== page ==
Republican silence on Steve Wynn is 'deafening': Sen. Kirsten Gillibrand

"It should not be partisan," Gillibrand said on the former RNC finance chairman.

— -- Democratic Sen. Kirsten Gillibrand blasted Republicans for failing to speak out enough against Steve Wynn, who resigned as finance chairman of the Republican National Committee after publication of sexual misconduct allegations against him.

"The silence is deafening," said Gillibrand of New York said on ABC's "The View." “This kind of behavior is not OK. It’s not acceptable. We need accountability, and I think the Republicans should show far more leadership than they are today.”

Wynn, 76, a casino and real estate mogul, stepped down from the RNC on Saturday, just over 24 hours after publication of multiple allegations of sexual assault and harassment against him.

Republican Speaker of the House Paul Ryan later announced he would give to charity a campaign donation he received from Wynn in 2016.

Wynn's departure from the RNC came as some liberal publications accused Republicans of hypocrisy.

In the fall, after reports of alleged sexual assault and harassment by Harvey Weinstein, Republicans called out Democrats who didn’t immediately give away political contributions they had received from the disgraced Hollywood producer.

On Oct. 5, when news broke of the accusations against Weinstein, at least four Democratic senators said they would make charitable donations equal to amounts donated to them by Weinstein. The Democratic National Committee (DNC), which had taken in more than $290,000 from Weinstein, according to the FEC, released a statement on the afternoon of Oct. 6 that said it would donate $30,000 of his contributions to women’s advocacy groups.

Gillibrand said Monday that Republicans should similarly speak out on the allegations against Wynn, send money back that he donated and “hold their own accountable.”

“I really believe this should not be about any one party," the New York senator said on "The View". "It should not be partisan.”

Gillibrand also addressed questions over her calling for the resignation of then-Sen. Al Franken, D-Minn., in December after reports of allegations of misconduct allegations against him.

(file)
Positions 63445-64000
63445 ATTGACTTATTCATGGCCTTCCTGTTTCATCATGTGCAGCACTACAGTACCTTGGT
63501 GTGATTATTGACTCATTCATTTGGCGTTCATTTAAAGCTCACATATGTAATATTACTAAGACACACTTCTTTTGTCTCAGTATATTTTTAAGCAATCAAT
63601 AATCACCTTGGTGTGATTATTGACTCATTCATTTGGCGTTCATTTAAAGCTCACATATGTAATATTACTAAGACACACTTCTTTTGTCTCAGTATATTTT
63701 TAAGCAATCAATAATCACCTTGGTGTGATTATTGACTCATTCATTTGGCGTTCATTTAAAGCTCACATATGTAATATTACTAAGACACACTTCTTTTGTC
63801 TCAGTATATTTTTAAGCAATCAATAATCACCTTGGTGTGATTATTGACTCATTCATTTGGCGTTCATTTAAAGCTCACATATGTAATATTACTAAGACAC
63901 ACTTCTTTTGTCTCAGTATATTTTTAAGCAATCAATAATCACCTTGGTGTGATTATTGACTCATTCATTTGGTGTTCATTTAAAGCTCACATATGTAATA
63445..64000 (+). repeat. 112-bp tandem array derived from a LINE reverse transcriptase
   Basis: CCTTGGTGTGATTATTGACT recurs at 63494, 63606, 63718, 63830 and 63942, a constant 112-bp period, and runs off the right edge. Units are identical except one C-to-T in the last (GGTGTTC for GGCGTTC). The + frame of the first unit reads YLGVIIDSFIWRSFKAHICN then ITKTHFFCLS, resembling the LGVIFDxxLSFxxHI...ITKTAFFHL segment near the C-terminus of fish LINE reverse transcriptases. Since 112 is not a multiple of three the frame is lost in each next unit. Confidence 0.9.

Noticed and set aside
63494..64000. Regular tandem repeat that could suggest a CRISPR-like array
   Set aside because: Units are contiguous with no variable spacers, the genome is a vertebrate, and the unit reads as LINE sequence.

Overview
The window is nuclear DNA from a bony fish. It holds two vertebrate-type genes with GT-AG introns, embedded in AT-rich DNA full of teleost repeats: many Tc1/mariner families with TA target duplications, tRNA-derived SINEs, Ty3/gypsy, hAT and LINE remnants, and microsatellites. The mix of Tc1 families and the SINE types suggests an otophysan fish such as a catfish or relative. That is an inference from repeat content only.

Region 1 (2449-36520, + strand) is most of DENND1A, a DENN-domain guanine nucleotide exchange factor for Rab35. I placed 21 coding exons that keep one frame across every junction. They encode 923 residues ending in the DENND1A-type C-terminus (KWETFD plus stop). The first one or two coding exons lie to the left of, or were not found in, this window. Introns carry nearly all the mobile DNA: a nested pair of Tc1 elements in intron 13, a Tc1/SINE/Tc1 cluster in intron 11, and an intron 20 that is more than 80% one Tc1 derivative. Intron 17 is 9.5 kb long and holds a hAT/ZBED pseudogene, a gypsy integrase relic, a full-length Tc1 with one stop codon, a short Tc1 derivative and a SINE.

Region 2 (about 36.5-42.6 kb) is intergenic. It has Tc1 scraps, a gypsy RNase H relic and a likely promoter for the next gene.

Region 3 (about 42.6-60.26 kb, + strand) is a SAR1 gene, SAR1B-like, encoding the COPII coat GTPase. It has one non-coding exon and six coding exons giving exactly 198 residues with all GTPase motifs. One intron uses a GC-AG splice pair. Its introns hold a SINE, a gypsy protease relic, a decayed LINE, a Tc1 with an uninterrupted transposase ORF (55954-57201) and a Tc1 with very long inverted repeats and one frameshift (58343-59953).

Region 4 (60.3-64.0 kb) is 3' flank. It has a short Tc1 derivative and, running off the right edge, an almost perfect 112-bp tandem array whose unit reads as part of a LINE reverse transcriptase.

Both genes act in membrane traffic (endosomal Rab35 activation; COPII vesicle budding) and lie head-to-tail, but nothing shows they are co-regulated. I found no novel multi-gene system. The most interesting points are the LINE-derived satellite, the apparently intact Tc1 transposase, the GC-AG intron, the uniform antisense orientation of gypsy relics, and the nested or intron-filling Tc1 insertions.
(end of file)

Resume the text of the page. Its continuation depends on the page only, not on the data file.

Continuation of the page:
She said the move was “hard” and “heartbreaking.”

“I can't be a good mother and senator if I am silenced just because it's my friend," she said of Franken. "I cannot be silenced because it's my friend.”

“He’s entitled to a hearing, he is, but he’s not entitled to my silence," Gillibrand continued. "I have a 14-year-old son. I have a 9-year-old son. How am I supposed to tell him, 'It's OK to grab a woman here; it's OK to grab a woman here. But it's not OK to grab a woman here?' Absolutely not. I'm not going to have that conversation. That is the wrong conversation to be having.”

"Why wouldn't you want to hold our elected leaders to the highest standard?" the senator said, adding that this includes President Donald Trump.

"Trump has over a dozen allegations of sexual assault and sexual harassment. He should be held accountable. I have not heard that from any Republicans. Start the trend. He should be held accountable and because he's unwilling to resign, Congress should be doing hearings," Gillibrand said.

Gillibrand was also asked about former President Bill Clinton, who campaigned for her in her 2006 race for Senate and whose wife, Hillary Clinton, formerly held Gillibrand’s Senate seat. Recently, Gillibrand said she thinks President Clinton should have resigned over his affair with Monica Lewinsky.

"The View" co-host Meghan McCain, daughter of Sen. John McCain, R-Ariz., asked why it took 20 years for Gillibrand to issue that opinion.

“We didn't hold people accountable in the same way this moment is demanding today,” Gillibrand said of when Clinton was president in the 1990s. “I think all or many of us did not have that same lens, myself included. But today we are having a very different conversation.”

The Wall Street Journal on Friday reported that Wynn has been accused of sexual misconduct by dozens of people who shared similar accounts of his alleged pattern of abuse. Interviews conducted by the Journal with people who have worked at Wynn's casinos detailed a decades-long pattern of sexual misconduct by him, with some saying he pressured employees to perform sex acts, the Journal reported.

Wynn's attorneys declined to comment to the Journal.

Wynn said in a statement that any claim that he "ever assaulted any woman is preposterous."

"We find ourselves in a world where people can make allegations, regardless of the truth, and a person is left with the choice of weathering insulting publicity or engaging in multi-year lawsuits," Wynn said in the statement. "It is deplorable for anyone to find themselves in this situation."